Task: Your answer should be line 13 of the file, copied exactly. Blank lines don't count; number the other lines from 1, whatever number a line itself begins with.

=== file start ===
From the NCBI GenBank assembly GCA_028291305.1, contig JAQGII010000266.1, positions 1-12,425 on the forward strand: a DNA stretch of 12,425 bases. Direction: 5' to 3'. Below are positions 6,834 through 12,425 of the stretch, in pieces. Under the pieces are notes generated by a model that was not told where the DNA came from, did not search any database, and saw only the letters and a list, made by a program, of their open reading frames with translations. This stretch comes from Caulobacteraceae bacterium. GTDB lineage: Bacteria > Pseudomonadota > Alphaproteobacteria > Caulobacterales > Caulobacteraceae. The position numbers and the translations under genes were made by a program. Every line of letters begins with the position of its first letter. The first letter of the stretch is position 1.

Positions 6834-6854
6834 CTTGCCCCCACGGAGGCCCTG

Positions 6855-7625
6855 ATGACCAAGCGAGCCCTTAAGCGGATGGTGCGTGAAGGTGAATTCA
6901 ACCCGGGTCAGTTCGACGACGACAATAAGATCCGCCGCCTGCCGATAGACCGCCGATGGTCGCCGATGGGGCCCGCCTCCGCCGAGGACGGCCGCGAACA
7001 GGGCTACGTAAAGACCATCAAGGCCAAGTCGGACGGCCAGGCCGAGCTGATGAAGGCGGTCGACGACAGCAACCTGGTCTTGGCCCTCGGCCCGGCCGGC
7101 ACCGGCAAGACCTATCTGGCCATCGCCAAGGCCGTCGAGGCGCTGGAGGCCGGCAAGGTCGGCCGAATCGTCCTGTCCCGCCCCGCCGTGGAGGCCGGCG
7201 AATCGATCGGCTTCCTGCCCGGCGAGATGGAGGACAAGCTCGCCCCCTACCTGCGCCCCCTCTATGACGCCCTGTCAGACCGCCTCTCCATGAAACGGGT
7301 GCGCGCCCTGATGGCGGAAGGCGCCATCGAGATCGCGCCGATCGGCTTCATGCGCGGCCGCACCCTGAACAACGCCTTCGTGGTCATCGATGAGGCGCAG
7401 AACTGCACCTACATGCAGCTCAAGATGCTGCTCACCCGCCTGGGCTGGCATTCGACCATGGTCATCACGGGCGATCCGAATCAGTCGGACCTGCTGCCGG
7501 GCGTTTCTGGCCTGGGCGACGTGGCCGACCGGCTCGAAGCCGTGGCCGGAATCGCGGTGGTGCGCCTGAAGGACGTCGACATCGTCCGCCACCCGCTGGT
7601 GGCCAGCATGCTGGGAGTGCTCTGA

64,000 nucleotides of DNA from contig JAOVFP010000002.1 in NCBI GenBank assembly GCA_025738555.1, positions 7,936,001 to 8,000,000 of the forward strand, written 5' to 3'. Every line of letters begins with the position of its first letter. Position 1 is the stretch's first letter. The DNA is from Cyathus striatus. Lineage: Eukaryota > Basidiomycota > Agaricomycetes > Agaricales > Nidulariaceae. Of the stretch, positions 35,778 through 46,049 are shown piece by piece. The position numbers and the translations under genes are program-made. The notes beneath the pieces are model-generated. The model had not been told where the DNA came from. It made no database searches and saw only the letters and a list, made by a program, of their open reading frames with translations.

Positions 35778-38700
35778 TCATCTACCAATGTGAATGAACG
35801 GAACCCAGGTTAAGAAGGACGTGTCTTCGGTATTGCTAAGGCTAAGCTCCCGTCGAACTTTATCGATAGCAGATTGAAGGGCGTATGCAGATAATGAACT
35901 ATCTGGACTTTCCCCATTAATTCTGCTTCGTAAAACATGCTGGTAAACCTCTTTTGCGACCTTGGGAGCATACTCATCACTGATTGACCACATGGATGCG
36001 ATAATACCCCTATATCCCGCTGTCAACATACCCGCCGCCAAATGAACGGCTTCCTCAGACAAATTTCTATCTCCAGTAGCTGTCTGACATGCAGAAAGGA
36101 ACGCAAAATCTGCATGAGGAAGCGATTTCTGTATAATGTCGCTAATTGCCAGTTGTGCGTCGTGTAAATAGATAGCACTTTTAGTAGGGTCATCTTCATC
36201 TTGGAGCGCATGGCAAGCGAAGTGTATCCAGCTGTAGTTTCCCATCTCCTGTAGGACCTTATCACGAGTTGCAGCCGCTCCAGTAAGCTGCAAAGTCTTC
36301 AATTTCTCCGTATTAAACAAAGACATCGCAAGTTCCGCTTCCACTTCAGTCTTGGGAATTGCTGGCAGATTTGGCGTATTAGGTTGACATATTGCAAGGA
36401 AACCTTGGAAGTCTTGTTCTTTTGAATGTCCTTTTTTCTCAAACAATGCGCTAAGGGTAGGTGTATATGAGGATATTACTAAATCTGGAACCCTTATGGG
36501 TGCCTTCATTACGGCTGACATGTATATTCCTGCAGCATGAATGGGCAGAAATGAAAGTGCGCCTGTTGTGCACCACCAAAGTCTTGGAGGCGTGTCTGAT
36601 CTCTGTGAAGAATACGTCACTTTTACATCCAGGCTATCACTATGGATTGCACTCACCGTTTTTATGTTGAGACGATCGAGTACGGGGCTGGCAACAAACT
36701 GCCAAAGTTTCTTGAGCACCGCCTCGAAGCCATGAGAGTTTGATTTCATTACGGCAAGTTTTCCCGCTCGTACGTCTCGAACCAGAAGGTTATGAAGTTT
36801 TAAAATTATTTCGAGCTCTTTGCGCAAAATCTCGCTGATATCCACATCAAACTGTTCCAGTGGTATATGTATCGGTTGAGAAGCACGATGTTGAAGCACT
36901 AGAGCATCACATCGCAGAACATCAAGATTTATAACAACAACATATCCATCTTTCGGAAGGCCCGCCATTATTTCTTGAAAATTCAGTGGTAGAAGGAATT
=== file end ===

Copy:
7601 GGCCAGCATGCTGGGAGTGCTCTGA